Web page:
Foods With Electrolytes
When you exercise, or your body excretes a lot of sweat, you need to drink plenty of water to rehydrate. This is important because it replenishes some of the lost electrolytes.
Electrolytes are minerals present in the bloodstream, and they help with the optimal function of your body.
If your body loses massive amounts of electrolytes through illness (diarrhea and vomiting), sweat excretion, or workout, you start to feel sick and dehydrated.
So What Are Electrolytes?
Electrolytes are compounds that produce electric currents when dissolved in liquids. They help with hydration, regulation of muscle and nerve function and reconstructing damaged tissue.
The neurons and muscles in the body are sometimes called ‘electric tissues’ because they depend on the movement of these compounds via fluids between, inside or outside body cells.
Examples of electrolytes in the human body include:
For instance, your muscles need calcium and potassium to contract and if these electrolytes are not balanced, which can lead to excessive contraction or weakness.
Why Do Our Bodies Need Electrolytes?
Electrolytes such as phosphorus and potassium are vital to heart health. Low phosphorus levels are linked to comas, heart failure, and seizures.
On the other hand, low potassium levels are linked to arrhythmia, and extremely low potassium levels can be dangerous to the extent of heart failure.
The electrical charges conducted by electrolytes are a crucial element of muscle function. Low electrolyte levels can cause cramps, muscle spasms, and even paralysis.
Electrolyte levels in your body need to be in tandem with the water levels.
Dehydration as a result of diarrhea, sweat excretion, and vomiting can cause an imbalance. So it’s vital that you maintain optimal intakes of both electrolytes and water.
What’s the Recommended Electrolyte Intake Per Day?
The amount of electrolytes your body needs per day varies mainly based on age and gender. That said, here are the recommended electrolyte intake levels:
- Calcium: Age (19-50 years) Men: 1000 mg, Women: 1000 mg
- Chloride: Age (19-50 years) Men: 1500 mg, Women: 1500 mg
- Magnesium: Age (19-50 years) Men: 400-420 mg, Women: 310-320 mg
- Phosphorus: Age (19-50 years) Men: 700 mg, Women: 700 mg
- Potassium: Age (19-50 years) Men: 3400 mg, Women: 2600 mg
- Sodium: Age (19-50 years) Men: 1500 mg, Women: 1500 mg
Drinks Rich in Electrolytes
1. Bone Broth
Sometimes your body needs more electrolytes than your diet can offer, especially if you’re an athlete or you visit the gym frequently.
This is where bone broth comes in because one cup contains between 250 to 600 mg of sodium, depending on the bones used.
2. Coconut Water
Due to climate changes, you might not always have access to coconuts. However, packed coconut water will still do the trick.
Coconut water is rich in sodium and potassium. In fact, one glass of coconut water contains roughly 250 mg of sodium and 600 mg of potassium.
Coconut water is also rich in natural sugar, which helps replenish fuel lost during workouts.
Coconut water fortified with additional sodium can be even more effective than traditional energy drinks during post-workout rehydration therapy.
Virtually everyone knows that milk is rich in calcium which helps keep bones in optimal shape. What you might not know is that milk is also rich in phosphorus and sodium.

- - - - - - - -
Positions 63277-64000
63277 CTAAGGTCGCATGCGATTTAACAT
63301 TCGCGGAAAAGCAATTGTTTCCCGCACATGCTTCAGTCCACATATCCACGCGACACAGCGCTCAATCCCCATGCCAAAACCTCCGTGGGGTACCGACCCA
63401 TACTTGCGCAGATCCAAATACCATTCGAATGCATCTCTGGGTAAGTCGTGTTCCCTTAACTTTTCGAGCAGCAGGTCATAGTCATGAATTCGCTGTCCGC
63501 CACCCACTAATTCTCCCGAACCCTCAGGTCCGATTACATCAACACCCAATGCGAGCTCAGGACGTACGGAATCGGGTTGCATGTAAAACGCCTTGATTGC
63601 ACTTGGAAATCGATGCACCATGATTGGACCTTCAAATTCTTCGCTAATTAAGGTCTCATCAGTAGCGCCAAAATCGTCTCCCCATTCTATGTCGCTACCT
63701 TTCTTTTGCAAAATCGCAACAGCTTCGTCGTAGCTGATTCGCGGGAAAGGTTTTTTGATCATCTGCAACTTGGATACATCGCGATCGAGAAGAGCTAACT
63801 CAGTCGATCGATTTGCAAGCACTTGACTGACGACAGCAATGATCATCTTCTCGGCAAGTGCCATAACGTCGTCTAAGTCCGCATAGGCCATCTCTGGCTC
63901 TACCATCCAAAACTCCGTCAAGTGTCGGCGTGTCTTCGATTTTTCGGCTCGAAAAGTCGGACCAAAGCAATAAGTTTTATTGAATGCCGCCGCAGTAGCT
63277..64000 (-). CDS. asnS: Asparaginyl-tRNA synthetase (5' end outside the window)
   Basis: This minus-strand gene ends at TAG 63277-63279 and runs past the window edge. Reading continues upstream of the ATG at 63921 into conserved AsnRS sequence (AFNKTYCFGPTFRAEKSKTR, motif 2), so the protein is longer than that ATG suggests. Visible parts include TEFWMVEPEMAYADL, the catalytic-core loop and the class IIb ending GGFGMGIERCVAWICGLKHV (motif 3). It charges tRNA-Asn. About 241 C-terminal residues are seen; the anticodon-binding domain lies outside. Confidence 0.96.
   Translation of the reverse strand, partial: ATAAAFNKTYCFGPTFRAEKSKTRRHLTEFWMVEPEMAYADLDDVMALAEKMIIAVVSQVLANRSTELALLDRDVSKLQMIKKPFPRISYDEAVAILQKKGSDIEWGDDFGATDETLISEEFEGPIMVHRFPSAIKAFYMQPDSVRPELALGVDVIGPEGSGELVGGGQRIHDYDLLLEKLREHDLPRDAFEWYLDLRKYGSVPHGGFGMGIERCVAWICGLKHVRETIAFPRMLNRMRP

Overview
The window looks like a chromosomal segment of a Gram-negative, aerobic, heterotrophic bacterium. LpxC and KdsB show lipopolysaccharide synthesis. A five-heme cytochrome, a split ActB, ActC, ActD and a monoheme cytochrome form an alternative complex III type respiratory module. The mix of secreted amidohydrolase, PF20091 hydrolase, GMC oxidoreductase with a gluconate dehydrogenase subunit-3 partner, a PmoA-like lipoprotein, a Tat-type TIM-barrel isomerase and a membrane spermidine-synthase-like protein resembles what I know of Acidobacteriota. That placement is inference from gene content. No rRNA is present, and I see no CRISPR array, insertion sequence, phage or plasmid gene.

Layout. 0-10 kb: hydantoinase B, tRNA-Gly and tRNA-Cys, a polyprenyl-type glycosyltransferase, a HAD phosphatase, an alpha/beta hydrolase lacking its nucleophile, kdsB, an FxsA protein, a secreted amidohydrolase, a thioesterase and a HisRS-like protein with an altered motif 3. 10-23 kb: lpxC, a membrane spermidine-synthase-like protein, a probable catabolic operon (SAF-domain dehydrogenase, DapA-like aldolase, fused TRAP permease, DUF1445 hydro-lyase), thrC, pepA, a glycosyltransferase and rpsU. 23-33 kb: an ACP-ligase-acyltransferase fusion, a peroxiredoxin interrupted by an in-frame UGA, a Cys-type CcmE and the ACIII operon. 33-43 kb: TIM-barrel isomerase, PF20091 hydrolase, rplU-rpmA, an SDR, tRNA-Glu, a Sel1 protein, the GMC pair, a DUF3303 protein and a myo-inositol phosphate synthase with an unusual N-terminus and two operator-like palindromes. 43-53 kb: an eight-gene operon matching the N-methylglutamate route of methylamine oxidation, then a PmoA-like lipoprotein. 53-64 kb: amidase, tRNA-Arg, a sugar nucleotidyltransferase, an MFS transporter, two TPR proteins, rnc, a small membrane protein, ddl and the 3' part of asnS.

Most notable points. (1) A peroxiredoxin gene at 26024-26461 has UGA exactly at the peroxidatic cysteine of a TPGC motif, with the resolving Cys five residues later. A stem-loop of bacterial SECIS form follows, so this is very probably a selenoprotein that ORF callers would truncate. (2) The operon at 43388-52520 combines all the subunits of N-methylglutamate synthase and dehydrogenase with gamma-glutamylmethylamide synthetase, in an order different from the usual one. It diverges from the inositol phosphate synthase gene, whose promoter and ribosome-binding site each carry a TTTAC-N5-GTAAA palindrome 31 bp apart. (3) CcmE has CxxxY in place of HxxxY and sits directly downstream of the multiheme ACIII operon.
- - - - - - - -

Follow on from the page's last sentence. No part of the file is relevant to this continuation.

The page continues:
One glass of fresh milk contains about 300 mg of calcium, while one glass of fermented milk contains roughly 450 mg of calcium.
Both fresh and fermented milk are exceptional post-workout snacks to help replenish your electrolyte levels.
Also, you can boost the electrolyte levels of fresh or fermented milk by adding them to cereal, and if you don’t like this taste, consider adding milk to smoothies or milkshakes.
4. Pomegranate Juice
Most types of juices, such as apple, orange, and pineapple, are rich in minerals, but the standout among them is pomegranate juice.
Pomegranate juice is rich in minerals such as potassium. In fact, one glass of pomegranate juice contains roughly 530 mg of potassium.
You can have a glass of pomegranate juice in the morning to kick-start your day or in the afternoon to quench your thirst.
If you’re getting pomegranate juice from the store, ensure you get the versions containing 100% pomegranate; otherwise, you’ll be doing more harm than good to your body.
5. Tomato Juice
Tomato juice is rich in minerals like potassium and sodium, and it can help you replenish your electrolytes after a day of heavy exercise.
One glass of tomato juice contains roughly 230mg of potassium and 600mg of sodium.
Foods Rich in Electrolytes
Bananas are rich in magnesium and potassium. One large banana contains roughly 40 mg of magnesium and 420 mg of potassium.
Studies show that eating a banana prior to or during an extensive workout keeps your body energized.
Beetroot contains a lot of electrolytes such as calcium, magnesium, potassium, and sodium, but it’s also rich in iron and zinc.
One cup of cooked beetroot contains roughly 30 mg of calcium, 140 mg of magnesium, 450 mg of potassium, and 105 mg of sodium.
Not only that, but beetroot is also rich in nitrates which have been proven to reduce the body’s oxygen need in moderate to intensive workouts.
So incorporating beetroot into your diet helps you have more enjoyable workout sessions. In fact, studies show that one week of consuming beetroot can optimize your workout sessions.
Broccoli is considered a super food, and as such, it’s rich in electrolytes. Broccoli is rich in calcium, handy for lactose intolerant people, as well as phosphorus and potassium.
One cup of broccoli contains roughly 50 mg of calcium, 70 mg of phosphorus, and 315 mg of potassium.
This means broccoli can promote kidney health and muscle function thanks to its massive potassium repositories.
The calcium content in broccoli, albeit not much, is vital for lactose-intolerant people, and it can help prevent excessive bleeding via blood clotting as well as the development of stronger bones and the reestablishment of broken ones.
4. Leafy Greens
Leafy greens such as collard greens, kale, and spinach are all rich in calcium. They are also rich in magnesium which makes them perfect for smoothies to replenish electrolytes.